Agassi extravaganza continues.
I recently read tennis star Andre Agassi’s memoir, Open, even though I’m not interested in tennis, because so many people recommended it to me. And I must say, the book is fascinating.
The other day, I posted a happiness quotation from the book.
Today is the last Agassi reference, I promise. This passage caught my attention, because it’s about the power of the finish line.
One thing that took me a long time to realize, in the study of habits: the danger of finish lines. They came up in my study of the complicated Strategy of Reward.
Setting a finish line does indeed help people reach a goal, but although it’s widely assumed to help habit-formation, the reward of hitting a specific goal actually can undermine habits.
The more I thought about finish lines, the more I noticed…there’s something strange about finish lines. They have a weird, unpredictable power. They need to be considered very carefully. They affect our habits in ways we might not expect.
Agassi captures this beautifully.
The finish line at the end of a career is no different from the finish line at the end of a match. The objective is to get within reach of that finish line, because then it gives off a magnetic force. When you’re close, you can feel that force pulling you, and you can use that force to get across. But just before you come within range, or just after, you feel another force, equally strong, pushing you away. It’s inexplicable, mystical, these twin forces, these contradictory energies, but they both exist. I know, because I’ve spent so much of my life seeking the one, fighting the other, and sometimes I’ve been stuck, suspended, bounced like a tennis ball between the two.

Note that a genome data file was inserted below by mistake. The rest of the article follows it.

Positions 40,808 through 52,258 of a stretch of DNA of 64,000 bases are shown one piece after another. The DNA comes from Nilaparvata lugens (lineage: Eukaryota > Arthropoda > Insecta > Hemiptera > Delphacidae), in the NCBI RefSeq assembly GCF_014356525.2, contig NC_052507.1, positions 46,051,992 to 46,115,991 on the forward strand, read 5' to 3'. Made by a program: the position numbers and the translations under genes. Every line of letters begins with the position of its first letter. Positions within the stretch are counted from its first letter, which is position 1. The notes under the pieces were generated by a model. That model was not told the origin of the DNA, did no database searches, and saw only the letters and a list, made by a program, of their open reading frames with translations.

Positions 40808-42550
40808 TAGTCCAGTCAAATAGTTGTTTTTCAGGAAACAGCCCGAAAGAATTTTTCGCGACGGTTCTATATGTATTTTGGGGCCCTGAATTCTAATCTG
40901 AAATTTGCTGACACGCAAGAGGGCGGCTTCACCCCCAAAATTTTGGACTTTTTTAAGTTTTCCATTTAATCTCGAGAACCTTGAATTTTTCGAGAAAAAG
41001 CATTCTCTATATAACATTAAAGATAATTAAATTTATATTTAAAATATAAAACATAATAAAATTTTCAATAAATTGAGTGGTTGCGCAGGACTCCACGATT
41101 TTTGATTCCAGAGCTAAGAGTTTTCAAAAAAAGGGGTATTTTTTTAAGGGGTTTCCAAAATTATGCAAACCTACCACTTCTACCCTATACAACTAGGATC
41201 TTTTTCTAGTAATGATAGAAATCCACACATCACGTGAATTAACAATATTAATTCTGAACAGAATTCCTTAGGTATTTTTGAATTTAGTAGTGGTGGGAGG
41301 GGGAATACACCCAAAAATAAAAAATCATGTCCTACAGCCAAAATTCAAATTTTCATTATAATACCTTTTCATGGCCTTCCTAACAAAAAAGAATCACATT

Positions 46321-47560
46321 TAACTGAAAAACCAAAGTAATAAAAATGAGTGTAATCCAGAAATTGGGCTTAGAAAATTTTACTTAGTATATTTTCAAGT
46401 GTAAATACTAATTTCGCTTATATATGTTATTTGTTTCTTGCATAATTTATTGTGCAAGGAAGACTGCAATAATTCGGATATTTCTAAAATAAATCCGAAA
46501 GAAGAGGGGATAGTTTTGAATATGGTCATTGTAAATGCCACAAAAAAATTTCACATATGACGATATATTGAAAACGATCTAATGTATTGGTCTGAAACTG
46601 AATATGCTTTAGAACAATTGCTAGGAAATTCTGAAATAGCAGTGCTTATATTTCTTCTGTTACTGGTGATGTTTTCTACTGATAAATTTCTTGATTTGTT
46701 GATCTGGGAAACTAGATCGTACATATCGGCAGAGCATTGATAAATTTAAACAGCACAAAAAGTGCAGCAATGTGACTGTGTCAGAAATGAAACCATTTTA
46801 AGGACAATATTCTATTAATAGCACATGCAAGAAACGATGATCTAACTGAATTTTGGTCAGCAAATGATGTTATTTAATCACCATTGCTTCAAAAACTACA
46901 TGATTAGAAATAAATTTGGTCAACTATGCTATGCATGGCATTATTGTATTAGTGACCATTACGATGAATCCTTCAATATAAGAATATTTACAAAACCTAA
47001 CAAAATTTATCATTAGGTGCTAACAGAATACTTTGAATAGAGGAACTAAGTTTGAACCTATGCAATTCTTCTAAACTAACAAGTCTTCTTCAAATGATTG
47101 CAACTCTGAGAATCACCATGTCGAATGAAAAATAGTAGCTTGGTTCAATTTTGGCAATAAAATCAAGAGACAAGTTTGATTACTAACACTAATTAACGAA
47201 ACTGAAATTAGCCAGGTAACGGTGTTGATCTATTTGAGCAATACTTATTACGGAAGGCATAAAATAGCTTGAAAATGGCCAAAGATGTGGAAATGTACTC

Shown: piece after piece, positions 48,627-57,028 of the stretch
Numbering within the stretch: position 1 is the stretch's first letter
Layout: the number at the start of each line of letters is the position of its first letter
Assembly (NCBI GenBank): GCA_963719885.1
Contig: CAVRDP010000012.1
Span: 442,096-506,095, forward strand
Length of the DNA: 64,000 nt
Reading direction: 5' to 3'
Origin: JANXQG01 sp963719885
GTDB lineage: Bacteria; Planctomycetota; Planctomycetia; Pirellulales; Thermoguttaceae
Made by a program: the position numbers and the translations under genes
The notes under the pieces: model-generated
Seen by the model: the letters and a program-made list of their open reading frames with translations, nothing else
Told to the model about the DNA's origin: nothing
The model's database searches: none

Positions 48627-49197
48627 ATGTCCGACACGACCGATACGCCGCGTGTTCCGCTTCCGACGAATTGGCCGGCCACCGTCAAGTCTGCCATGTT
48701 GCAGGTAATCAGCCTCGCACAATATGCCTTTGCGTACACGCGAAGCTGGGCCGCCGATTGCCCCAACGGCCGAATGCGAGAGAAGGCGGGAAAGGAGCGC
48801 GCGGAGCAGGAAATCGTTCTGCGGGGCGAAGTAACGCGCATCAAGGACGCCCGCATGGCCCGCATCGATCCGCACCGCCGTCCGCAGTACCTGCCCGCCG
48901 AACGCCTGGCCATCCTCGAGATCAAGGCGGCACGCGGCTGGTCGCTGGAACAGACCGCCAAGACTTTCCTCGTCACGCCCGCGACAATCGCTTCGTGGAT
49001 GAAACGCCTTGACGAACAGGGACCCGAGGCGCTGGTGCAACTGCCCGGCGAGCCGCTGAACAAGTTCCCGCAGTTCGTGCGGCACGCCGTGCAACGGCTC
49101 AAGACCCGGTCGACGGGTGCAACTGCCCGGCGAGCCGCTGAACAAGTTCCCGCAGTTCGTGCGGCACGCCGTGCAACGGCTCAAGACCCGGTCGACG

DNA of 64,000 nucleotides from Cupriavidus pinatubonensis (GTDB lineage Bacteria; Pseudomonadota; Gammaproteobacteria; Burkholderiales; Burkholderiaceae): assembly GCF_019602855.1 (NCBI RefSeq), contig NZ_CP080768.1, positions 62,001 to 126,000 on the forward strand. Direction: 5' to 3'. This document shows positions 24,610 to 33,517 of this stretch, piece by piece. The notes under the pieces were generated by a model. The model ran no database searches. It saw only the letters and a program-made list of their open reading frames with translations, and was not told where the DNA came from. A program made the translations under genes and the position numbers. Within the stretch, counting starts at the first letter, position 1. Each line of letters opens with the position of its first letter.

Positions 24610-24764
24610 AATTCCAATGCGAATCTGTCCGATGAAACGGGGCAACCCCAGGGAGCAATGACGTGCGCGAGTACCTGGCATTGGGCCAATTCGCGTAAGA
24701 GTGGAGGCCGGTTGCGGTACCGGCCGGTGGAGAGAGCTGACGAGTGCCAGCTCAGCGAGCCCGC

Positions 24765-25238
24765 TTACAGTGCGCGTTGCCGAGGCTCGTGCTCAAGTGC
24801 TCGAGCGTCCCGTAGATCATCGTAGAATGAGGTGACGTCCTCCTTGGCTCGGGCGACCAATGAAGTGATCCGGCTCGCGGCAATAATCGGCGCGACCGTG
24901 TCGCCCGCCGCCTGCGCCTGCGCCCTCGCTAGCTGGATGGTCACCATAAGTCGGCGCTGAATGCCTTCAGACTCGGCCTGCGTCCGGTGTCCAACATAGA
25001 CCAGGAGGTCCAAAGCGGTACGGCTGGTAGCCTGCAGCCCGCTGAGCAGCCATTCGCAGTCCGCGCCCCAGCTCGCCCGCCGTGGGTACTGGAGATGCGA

Here’s an example. My friend Adam Gilbert founded the terrific program My Body Tutor, to help people get fit and healthy through accountability. He told me that sometimes, people will do very well with their new healthy habits, and then when they get within a few pounds of their goal weight, they drop out.
This really surprised me. Wouldn’t the promise of hitting the finish line keep people going? Yes, sometimes. But sometimes people become uneasy as they near the finish line—just as Agassi explains. Or people cross a finish line, say by reaching a goal weight, and they immediately push off in the other direction, with contradictory energy, and seem to hurry to undo all the work they’ve done.
Finish lines. There’s an odd atmosphere around them. Agassi captured it better than I’ve ever seen elsewhere.
What about you? Have you seen unexpected behavior emerge around a finish line—in yourself or other people?